iii. Brush into a dustpan to remove most solid and dispose of properly
Don’t put it back into the bottle because it is now contaminated
Don’t put it in a trash can, unless directed by instructor (NaCl(s))
iv. Wipe down area with wet towels to remove final traces—dispose of properly
b. Liquid Spills: always notify instructor immediately for help
i. Most aqueous solutions won’t be flammable or toxic
ii. Organic liquids may be toxic and/or flammable
- Don’t let a spill turn into a fire: remove ignition sources, turn off heat
- Cleanup may result in being overcome by vapors: always get help
iii. If properties aren’t known or are toxic/flammable: evacuate the room
iv. Contain the liquid so it doesn’t spread: use sand or another absorbent
- If you use up a spill kit, let someone know so it can be replaced
- Paper towels can be used, but they must be disposed of properly
4. Splashes in Your Eyes
a. You are required to wear goggles/safety glasses to avoid just this
b. Each lab should have an Eyewash Station
i. Need to know where it is; you may not be able to see well (can get help)
ii. Get the eyewash activated (it should stay on by itself)
iii. Stations should be checked out weekly
- Let water run for 3 minutes to flush out debris/bacteria
- Make sure water flows evenly from both sides
- Make sure no equipment is blocking the station
- Let someone in charge know if it is not working properly
iv. Flush your eyes for at least 15 minutes (will seem like forever)
- Get assistance
- Need to hold eyelids open or have someone help (natural to close them)
- Remove contacts
- Move your eyeball around so it is all flushed
v. Seek medical attention immediately
- Make sure all chemical out
- Determine if any damage done
- Determine if further treatment is needed
- Find out what the chemical was; MSDS Sheet helpful
5. Spills that Contaminate People
a. Introductory Labs would likely have Strong Acids and Strong Bases
b. Wear appropriate clothing to avoid skin contamination
i. Gloves
ii. Lab Coat
iii. Goggles
c. Remove the contaminant as soon as possible
i. Scrape solid off of your skin immediately
ii. Then wash with copious amounts of water in a sink
d. Report the incident to an instructor after you start washing (have someone else tell)
6. Using the Emergency Shower
a. Each lab (or just outside the door) should have an emergency shower
b. Use if you spill a large amount of a chemical on you and your clothing
c. Deluge Shower dispenses >75 L before it stops; Others have a off/on controls
d. The water is not heated! It will be cold! Cold is better than Dead!
e. Can also be used in case of fire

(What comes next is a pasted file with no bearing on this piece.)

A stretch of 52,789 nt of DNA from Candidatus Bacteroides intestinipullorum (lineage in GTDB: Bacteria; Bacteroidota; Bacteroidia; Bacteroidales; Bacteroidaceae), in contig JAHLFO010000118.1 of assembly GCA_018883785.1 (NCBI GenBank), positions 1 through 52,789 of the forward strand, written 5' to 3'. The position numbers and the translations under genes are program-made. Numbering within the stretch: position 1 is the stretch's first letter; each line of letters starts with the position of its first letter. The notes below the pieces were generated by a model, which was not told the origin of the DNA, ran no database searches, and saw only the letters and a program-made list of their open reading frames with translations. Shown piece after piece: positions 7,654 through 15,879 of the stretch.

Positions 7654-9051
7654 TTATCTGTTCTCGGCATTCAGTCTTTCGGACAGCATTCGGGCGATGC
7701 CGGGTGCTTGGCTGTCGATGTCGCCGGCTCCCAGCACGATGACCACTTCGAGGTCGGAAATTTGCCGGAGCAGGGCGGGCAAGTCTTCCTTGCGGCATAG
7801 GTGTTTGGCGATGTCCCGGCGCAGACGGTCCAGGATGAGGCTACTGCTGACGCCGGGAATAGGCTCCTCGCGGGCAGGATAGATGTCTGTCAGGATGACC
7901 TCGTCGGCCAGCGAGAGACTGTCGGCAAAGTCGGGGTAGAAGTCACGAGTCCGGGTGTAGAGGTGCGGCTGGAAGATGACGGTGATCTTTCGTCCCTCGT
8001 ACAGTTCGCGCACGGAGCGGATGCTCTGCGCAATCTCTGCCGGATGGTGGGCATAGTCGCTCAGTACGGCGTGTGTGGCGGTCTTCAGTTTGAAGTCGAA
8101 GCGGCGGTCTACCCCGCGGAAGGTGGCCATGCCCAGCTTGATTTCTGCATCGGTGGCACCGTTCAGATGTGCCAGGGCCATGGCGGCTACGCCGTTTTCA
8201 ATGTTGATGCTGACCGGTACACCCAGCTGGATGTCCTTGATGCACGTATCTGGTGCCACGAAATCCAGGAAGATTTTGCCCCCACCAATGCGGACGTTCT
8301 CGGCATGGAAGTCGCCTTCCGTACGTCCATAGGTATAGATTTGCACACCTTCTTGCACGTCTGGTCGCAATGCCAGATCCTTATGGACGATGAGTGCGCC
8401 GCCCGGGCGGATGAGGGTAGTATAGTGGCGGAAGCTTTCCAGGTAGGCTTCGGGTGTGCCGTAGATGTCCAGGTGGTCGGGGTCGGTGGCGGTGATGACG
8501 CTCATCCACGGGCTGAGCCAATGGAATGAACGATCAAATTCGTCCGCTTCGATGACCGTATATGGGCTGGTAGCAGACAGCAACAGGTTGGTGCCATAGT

f. Remove the contaminated clothing ASAP, then rinse your skin more
g. Clear the room and encourage safety over modesty
h. Removed Clothing should be considered contaminated = hazardous waste
i. Seek medical assistance as soon as possible; take MSDS sheet with you
E. Section 2.2.2 Containment and Cleanup of Chemical Spills
1.
Incident 2.2.2.1 Mixed Solutions Spill
2.
Who should clean up a major spill?
a. Generally, student and even instructors should not be the cleanup team
b. OSHA requires HAZWOPER (Hazardous Waste Operations and Emergency
Response) training for most hazmat (hazardous material) spills
c. Sometimes, waiting may make the situation worse, so cleaning up is the best action
3. General Procedures
a. Evacuate—either the room or the whole building if needed (Pull Fire Alarm)
b. Communicate—alert instructor or supervisor that a spill has occurred (ask for help)
i. Appropriate authorities may need called
ii. Action should be taken to keep others out of the area of the spill
c. Isolate—limit the spreading out of the spill with sand, absorbent, paper towels
d. Mitigate—if the risk is low, you may participate in cleaning up the spill
4.
Containment and Cleanup
a. Never hesitate to ask for help (>100 ml probably should involve others)
b. Chemical Spill Kits
i. Supplies for cleaning up certain kinds of spills are sold commercially as kits
ii. Usually contain written instructions
iii. Don’t use if you haven’t been trained
c. Containing spills
i. Commercial “pillows”, “socks”, “pads” can absorb many times their mass
ii. Absorbing ≠ Neutralizing; chemical will still be toxic/hazardous
iii. Don’t use “pillows” for highly reactive compounds
iv. Use sand or kitty litter to build a “dike” around the spill if you need to
5. Acid and Base Spills
a. “Universal Chemical Absorbent” = 1:1:1 kitty litter/Na2CO3/sand
b. Vermiculite = expanded mineral (with heat) to make absorbent
c. Neutralizing agent can be used
i. Na2CO3, NaHCO3, or CaCO3 are often used to neutralize acids
ii. Commercial agents (Neutrasorb, Spill-X-A, or Hazorb) may contain indicator
iii. Don’t use on highly reactive spills (HF, Fuming H2SO4, RCOOOH)
iv. Vinegar (Acetic Acid), Hazorb, Spill-X-C, or Neutracrit can be used for bases